To keep their precious instruments in top condition (and injury-free), tappers must develop a sound stretching practice that incorporates strengthening exercises, especially for the lower extremities and core muscles—the abdomen, hips, buttocks and lower back areas. “Most tappers’ lower extremity injuries are significantly influenced by the strength of their core,” says Megan Richardson, a clinical specialist and certified athletic trainer at the Harkness Center for Dance Injuries at New York University Hospital for Joint Diseases in New York City. Stretching on a regular basis—both before and after dancing—will help with overall movement, allowing the smaller muscles to better articulate the fancy footwork involved in tap dancing. “Most importantly, stretching their calf muscles, quadriceps and hamstrings will help prevent stress fractures and overuse injuries,” says Richardson.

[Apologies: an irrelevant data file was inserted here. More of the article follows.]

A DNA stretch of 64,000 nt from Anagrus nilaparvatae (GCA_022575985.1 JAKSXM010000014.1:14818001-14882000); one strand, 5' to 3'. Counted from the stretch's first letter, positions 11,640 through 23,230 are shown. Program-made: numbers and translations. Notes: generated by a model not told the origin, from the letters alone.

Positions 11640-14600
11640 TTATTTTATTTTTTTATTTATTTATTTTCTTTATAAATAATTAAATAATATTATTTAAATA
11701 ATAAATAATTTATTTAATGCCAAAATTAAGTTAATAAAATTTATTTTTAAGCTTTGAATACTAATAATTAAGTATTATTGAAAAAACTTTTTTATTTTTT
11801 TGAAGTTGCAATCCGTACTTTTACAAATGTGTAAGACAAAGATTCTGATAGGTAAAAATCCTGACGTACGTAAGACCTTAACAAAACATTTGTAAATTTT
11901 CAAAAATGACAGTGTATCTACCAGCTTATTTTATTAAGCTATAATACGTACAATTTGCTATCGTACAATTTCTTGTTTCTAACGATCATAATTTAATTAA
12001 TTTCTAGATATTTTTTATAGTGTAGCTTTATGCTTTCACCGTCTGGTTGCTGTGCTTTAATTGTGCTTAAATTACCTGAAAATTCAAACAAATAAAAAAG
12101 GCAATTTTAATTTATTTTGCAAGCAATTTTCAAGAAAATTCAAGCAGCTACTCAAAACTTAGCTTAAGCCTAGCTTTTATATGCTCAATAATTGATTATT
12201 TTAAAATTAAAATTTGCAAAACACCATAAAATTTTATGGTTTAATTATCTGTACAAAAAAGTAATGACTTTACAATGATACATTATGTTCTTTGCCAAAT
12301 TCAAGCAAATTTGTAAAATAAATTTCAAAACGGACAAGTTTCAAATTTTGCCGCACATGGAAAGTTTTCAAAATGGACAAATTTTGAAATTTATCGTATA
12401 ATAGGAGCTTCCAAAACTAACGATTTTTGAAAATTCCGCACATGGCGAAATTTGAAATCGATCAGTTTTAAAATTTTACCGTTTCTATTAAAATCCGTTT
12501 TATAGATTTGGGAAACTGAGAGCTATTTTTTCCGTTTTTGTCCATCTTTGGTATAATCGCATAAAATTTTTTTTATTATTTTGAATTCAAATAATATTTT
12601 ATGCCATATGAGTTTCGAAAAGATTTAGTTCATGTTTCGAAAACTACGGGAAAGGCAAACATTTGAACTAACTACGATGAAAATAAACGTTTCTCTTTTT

It’s also vital for tap dancers to stretch out each foot and set of toes, adds Richardson. Strengthening the feet will help develop extra muscle to cushion each foot while in motion. One of the most beneficial exercises for tappers is “doming” their feet, advises Richardson. To do this exercise, sit in a chair with your back straight and knees and hips bent at a 90-degree angle. Keep bare feet flat on the floor while sliding (or scrunching) the toes back toward the heels, so that the top part of the arches rise into a dome shape. Make sure that your body weight is evenly distributed across the feet and avoid letting the toes curl under. Hold this position for 10 seconds, then release, relax and do five more repetitions. Tap dancers should build onto this exercise slowly until they are able to do 100 reps daily. If done correctly on a regular basis, this exercise will strengthen the muscles between the metatarsal bones and better equip the balls of the feet to absorb forces, says Richardson.